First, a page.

Monday, March 15, 2004
# Posted 2:56 AM by Patrick Belton
Named Sedna after the traditional Inuit goddess of the ocean, it orbits 10bn kilometres from Earth in a region of space known as the Kuiper Belt (or KB, for those in the know or who care to use the lingo). That there seem to be a large family of Kuiper Belt Objects, as they're called - leftover parts, in essence, from the creation of the solar system - has been known for some time: these include a number of minor planets, but before Sedna none yet had been discovered to rival Pluto's 2,000 kilometer diameter. Though it's unclear as yet whether ten planets will result from Sedna's discovery, what seems likely to happen is that there won't any longer be nine - either Sedna gets counted, or Pluto suffers demotion to the ranks of a large number of Kuiper Belt Objects lounging about in the most exotic tourist location in the solar system.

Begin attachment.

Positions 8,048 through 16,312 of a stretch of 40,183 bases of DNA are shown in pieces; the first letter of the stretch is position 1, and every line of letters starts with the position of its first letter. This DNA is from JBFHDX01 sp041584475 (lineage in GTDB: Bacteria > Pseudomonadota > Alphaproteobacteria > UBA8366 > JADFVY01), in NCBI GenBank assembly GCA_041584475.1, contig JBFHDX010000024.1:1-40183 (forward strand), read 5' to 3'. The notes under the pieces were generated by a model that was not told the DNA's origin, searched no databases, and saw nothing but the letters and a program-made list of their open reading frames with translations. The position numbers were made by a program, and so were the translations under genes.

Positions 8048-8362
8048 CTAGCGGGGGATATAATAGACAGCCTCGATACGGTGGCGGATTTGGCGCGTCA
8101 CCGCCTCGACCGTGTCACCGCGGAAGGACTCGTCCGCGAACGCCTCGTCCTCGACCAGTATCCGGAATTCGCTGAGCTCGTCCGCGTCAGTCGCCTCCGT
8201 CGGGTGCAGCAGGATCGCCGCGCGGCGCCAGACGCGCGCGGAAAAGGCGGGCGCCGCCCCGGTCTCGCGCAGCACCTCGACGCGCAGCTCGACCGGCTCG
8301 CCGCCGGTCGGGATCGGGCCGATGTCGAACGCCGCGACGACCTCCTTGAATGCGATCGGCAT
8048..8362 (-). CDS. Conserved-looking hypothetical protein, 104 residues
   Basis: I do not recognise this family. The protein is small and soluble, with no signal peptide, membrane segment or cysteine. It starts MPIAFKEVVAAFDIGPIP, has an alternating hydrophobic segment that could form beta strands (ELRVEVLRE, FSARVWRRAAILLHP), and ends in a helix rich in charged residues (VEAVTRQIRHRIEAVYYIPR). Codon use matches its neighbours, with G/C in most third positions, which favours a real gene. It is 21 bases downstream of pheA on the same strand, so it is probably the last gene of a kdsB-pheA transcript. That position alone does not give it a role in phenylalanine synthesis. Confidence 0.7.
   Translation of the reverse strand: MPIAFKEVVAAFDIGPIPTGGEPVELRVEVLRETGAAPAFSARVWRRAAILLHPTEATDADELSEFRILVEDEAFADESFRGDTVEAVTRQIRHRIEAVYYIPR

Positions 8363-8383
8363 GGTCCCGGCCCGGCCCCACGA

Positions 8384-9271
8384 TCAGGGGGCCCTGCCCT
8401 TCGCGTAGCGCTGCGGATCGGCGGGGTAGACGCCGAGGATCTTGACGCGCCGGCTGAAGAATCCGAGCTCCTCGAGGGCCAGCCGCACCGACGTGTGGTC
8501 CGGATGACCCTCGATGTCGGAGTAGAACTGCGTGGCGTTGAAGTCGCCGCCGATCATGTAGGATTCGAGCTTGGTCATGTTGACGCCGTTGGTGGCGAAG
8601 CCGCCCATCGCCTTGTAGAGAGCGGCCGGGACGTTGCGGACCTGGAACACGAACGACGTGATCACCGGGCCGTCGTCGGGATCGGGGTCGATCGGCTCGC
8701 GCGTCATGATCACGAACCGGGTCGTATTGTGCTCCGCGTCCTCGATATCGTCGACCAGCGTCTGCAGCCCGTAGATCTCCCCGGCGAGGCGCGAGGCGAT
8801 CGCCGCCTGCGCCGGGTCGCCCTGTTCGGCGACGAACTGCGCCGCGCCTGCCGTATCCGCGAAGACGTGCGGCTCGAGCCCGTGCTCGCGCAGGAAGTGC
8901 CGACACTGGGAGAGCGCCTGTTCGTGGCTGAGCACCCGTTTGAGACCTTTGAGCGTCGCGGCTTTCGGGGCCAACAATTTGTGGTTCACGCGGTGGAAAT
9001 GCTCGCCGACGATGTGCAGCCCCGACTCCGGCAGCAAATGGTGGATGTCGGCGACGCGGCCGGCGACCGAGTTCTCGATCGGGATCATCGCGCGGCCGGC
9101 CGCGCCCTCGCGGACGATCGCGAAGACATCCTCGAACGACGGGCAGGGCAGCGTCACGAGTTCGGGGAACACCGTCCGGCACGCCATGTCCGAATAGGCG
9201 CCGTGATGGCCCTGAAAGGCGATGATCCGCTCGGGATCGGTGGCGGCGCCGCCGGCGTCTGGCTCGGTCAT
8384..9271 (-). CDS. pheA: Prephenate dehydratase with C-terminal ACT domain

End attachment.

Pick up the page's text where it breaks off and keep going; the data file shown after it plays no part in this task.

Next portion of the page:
UPDATE: Noting the Latinate names of the current registry of the club of planets (Mercury, Venus, and the rest), reader James asks "Ye Gods! Why Sedna?"
AND ANOTHER UPDATE: BBC has a picture. Also, our New Haven friends might be interested to know that one of the discoverers, David Rabinowitz, does his stargazing from Science Hill. (0) opinions -- Add your opinion
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